The University as a Civic Community

By David Owen, Professor of Social and Political Philosophy at University of Southampton (@rdavidowen, Academia.edu). You can find more posts by David here.


Universities were founded as ‘civic corporations’ in the medieval sense (this sense of ‘incorporated bodies’ is most obviously exemplified by Guilds). This is why they have Royal Charters. This guild structure still persists in some professions such as architecture and medicine that are self-governing. Their rule is exercised over their membership (for example, both architects and doctors can be ‘struck off’) and over who can be a member (they control the qualification/certification process).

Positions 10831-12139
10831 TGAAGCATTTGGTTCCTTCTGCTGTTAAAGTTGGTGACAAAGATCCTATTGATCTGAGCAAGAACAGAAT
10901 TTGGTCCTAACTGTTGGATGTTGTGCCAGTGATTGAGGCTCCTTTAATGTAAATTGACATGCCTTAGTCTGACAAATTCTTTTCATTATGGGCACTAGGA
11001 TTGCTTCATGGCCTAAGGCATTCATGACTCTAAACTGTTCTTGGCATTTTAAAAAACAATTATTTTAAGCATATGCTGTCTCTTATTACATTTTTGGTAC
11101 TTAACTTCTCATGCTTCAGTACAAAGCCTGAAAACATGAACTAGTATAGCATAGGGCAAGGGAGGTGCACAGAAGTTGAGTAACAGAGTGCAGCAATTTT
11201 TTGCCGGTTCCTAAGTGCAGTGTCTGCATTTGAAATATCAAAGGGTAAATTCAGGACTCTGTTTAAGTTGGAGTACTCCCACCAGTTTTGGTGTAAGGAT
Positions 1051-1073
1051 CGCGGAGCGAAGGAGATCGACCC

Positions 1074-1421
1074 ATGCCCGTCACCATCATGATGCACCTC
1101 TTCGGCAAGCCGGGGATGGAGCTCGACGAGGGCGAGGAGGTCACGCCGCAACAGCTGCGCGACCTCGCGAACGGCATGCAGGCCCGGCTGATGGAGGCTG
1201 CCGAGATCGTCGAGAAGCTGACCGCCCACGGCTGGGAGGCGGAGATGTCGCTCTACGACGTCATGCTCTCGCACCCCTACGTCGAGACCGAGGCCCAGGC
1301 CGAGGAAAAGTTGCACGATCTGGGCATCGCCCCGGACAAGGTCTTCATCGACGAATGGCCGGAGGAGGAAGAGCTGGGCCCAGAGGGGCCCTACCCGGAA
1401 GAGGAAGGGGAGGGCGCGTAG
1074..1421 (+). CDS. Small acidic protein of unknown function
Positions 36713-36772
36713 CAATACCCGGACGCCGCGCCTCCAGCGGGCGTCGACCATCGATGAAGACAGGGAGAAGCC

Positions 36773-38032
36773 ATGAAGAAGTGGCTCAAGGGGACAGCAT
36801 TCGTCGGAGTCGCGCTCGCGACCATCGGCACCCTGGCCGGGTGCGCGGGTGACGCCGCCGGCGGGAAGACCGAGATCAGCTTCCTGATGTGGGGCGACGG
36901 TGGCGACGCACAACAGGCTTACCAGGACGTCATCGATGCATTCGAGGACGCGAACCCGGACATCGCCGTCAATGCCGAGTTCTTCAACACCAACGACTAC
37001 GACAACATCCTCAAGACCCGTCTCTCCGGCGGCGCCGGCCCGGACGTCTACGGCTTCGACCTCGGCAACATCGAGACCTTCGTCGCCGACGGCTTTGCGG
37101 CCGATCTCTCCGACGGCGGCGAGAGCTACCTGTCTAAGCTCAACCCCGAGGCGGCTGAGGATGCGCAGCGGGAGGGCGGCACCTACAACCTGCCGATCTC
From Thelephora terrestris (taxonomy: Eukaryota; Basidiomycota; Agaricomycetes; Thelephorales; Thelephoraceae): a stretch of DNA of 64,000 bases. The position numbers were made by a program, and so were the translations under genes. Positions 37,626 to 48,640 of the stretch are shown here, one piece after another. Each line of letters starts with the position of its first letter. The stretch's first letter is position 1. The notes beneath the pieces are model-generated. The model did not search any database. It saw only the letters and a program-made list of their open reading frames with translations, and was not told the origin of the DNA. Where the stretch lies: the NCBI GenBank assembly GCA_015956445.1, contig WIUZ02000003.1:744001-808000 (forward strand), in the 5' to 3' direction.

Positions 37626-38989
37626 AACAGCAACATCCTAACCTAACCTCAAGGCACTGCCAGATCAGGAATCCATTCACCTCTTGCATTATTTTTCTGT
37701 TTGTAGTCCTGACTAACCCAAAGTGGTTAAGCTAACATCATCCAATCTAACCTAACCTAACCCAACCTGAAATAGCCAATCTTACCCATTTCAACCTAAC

There are three crucial elements here for conceiving of the University:

  • It is to be conceived as a self-governing community;
  • It is a community oriented to the common good of its members;
  • Its standing as a corporation in the medieval sense is justified only to the extent to which acting for the common good of its members contributes to the public good.

In each of these respects, it is entirely distinct from a ‘private corporation’ in the modern sense. Why does this matter? And how should this inform how we see the University now?

It matters because universities today, struggling with the demands of marketized higher education and the increasing importance of commercial dimensions of their work, have too easily plumped for frameworks, vocabularies and values drawn from the realm of private business corporations – faute de mieux. Yet the ethos and grammar of the private corporation is both alien to, and at odds with, that of the public (or even private) university. So it is worthwhile to recall and explore a historical grounded alternative – what, then, does this alternative involve?